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If you were to say on 1 January 2017 that bitcoin would break $10,000 before the end of the year, it’s likely you would have been laughed out the room. It had already seen a 100% increase from the start of 2016, which in itself was a massive rally from the $160 levels in January 2015.
However, on 29 November 2017, bitcoin broke above $10,000. There is something incredibly satisfying about round numbers, and in much the same way as the ‘Dow 10,000’ in the late 90’s, bitcoin 10,000 is a level many have been focusing on for some time.
Famously, in 1999, the New York Stock Exchange issued a number of commemorative caps which marked the euphoric time the Dow first crossed 10,000. After the first cross there was a lot of back and forth price action, however market conditions at the time, and the dot com rally, helped the Dow push another 17% to the upside before a significant market correction. Pictures of the ‘Dow 10,000’ hats with stickers correcting the value down to 8000 a year later give a little perspective to how quickly things can change.
The Dow rally in the late 90’s was very different to the bitcoin action of 2017. Things like asset-backed valuations, forward earnings, dividend yield and earnings ratios have no place in the cryptocurrency market. So what can we evaluate when looking at bitcoin? No one really knows, and due to the difficulty of pricing this new asset, volatility is prominent.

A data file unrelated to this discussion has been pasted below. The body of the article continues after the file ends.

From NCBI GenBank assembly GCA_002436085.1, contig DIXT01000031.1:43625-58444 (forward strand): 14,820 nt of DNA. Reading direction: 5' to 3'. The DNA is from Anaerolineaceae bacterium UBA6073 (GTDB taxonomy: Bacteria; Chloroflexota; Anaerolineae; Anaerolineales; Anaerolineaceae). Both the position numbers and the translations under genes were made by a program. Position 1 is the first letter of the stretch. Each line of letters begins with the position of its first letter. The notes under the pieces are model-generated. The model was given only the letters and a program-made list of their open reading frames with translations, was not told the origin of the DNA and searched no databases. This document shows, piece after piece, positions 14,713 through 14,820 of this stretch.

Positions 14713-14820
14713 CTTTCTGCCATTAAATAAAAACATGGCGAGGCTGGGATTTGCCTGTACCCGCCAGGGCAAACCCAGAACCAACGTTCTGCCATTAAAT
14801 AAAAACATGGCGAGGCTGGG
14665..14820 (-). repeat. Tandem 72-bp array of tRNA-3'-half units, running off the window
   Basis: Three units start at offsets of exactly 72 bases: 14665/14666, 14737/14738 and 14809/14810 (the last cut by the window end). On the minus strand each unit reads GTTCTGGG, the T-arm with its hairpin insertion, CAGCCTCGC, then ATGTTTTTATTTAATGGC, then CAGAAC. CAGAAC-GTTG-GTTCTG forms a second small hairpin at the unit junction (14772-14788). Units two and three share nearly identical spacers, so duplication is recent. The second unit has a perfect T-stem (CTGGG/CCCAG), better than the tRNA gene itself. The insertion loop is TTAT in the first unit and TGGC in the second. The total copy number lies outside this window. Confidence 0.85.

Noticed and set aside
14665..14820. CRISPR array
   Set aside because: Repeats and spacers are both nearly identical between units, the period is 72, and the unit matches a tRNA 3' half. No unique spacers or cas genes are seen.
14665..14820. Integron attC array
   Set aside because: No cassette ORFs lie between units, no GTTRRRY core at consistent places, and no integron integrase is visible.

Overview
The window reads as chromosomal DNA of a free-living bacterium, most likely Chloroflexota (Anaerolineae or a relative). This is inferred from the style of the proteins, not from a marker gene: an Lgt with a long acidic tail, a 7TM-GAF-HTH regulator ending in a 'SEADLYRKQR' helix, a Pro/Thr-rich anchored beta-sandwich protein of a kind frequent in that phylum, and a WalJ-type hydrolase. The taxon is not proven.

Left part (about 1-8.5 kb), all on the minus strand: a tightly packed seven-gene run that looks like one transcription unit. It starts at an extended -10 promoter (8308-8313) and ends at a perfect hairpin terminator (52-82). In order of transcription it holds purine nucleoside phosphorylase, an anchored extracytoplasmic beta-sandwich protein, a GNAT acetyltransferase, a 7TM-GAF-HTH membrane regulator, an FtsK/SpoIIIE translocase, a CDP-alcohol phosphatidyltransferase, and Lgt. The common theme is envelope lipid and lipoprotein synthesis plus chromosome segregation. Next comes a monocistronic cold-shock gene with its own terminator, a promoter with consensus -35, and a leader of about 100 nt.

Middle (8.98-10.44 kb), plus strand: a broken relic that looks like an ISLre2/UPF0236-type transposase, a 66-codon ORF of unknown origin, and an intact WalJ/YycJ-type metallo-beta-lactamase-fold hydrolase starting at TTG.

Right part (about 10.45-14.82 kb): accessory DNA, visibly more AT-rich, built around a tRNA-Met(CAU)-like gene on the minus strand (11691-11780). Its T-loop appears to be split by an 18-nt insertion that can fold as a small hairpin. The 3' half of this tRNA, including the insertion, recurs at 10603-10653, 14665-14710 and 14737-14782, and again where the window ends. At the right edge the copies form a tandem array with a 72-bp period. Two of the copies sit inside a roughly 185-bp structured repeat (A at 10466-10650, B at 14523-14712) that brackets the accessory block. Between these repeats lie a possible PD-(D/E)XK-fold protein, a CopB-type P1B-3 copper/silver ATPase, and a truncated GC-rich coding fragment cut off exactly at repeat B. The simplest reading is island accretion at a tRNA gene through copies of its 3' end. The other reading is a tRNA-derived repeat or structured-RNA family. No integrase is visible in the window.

Speaking on the BBC, Sir John Cunliffe, deputy governor of the Bank of England (BoE), warned investors and traders of bitcoin to ‘do their homework’ before taking a position. He believes bitcoin is behaving more like a commodity than a currency. There are plenty of others giving similar warnings, and there are clear characteristics between bitcoin’s astonishing rise and previous asset bubbles. But without the ability to calculate a fair value for bitcoin, it’s difficult to say whether it’s a bubble or not.
There are factors related to bitcoin that are interesting for the statisticians, but most of these are very technical and relate to the underlying technology. Things like hash rate and difficulty adjustments on the protocol are important to research, as are things like the total number of wallets in circulation. This gives some insight into global adoption, and if you’re fancy with excel you can plot price action against hash difficulty – there’s an argument for strong correlation. Maybe this is how we start assessing bitcoin’s value, and maybe a better understanding of these methods would provide greater stability in the price. Only time will tell.
Like all assets, no one will be able to predict with absolute certainty the future price of bitcoin. Will it go up? Probably. Will it go down? Probably. What’s important is that it managed to get to $10,000. Bitcoin still remains outside of the central banking remit and it’s proven itself as a revolutionary technology, but its future as an asset is anyone’s guess at this time.